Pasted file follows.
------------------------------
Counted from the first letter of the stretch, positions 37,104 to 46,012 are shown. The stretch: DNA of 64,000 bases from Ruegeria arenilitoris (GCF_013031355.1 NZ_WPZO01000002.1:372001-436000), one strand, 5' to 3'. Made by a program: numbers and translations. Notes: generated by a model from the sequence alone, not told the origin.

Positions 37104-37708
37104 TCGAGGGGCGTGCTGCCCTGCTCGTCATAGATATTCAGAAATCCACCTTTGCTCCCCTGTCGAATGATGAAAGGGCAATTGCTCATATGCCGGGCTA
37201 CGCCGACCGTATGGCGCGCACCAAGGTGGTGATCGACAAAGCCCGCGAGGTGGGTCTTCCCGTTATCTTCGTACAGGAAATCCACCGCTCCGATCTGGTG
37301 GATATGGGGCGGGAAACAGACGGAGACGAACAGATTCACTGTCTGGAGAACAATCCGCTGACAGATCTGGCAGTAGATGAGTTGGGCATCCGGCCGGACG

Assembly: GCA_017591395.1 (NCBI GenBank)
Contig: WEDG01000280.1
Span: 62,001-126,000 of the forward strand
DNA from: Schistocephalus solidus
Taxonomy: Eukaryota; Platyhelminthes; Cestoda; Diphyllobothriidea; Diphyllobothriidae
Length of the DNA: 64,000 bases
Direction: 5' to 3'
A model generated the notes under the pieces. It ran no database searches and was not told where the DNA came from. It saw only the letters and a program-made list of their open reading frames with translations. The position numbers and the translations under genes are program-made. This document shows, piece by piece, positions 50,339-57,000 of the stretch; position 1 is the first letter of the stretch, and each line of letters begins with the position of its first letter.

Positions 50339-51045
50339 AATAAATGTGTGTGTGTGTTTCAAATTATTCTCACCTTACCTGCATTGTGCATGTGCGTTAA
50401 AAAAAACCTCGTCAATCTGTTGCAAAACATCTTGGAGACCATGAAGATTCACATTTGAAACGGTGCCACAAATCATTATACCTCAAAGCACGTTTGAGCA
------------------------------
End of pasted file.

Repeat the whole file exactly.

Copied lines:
Counted from the first letter of the stretch, positions 37,104 to 46,012 are shown. The stretch: DNA of 64,000 bases from Ruegeria arenilitoris (GCF_013031355.1 NZ_WPZO01000002.1:372001-436000), one strand, 5' to 3'. Made by a program: numbers and translations. Notes: generated by a model from the sequence alone, not told the origin.

Positions 37104-37708
37104 TCGAGGGGCGTGCTGCCCTGCTCGTCATAGATATTCAGAAATCCACCTTTGCTCCCCTGTCGAATGATGAAAGGGCAATTGCTCATATGCCGGGCTA
37201 CGCCGACCGTATGGCGCGCACCAAGGTGGTGATCGACAAAGCCCGCGAGGTGGGTCTTCCCGTTATCTTCGTACAGGAAATCCACCGCTCCGATCTGGTG
37301 GATATGGGGCGGGAAACAGACGGAGACGAACAGATTCACTGTCTGGAGAACAATCCGCTGACAGATCTGGCAGTAGATGAGTTGGGCATCCGGCCGGACG

Assembly: GCA_017591395.1 (NCBI GenBank)
Contig: WEDG01000280.1
Span: 62,001-126,000 of the forward strand
DNA from: Schistocephalus solidus
Taxonomy: Eukaryota; Platyhelminthes; Cestoda; Diphyllobothriidea; Diphyllobothriidae
Length of the DNA: 64,000 bases
Direction: 5' to 3'
A model generated the notes under the pieces. It ran no database searches and was not told where the DNA came from. It saw only the letters and a program-made list of their open reading frames with translations. The position numbers and the translations under genes are program-made. This document shows, piece by piece, positions 50,339-57,000 of the stretch; position 1 is the first letter of the stretch, and each line of letters begins with the position of its first letter.

Positions 50339-51045
50339 AATAAATGTGTGTGTGTGTTTCAAATTATTCTCACCTTACCTGCATTGTGCATGTGCGTTAA
50401 AAAAAACCTCGTCAATCTGTTGCAAAACATCTTGGAGACCATGAAGATTCACATTTGAAACGGTGCCACAAATCATTATACCTCAAAGCACGTTTGAGCA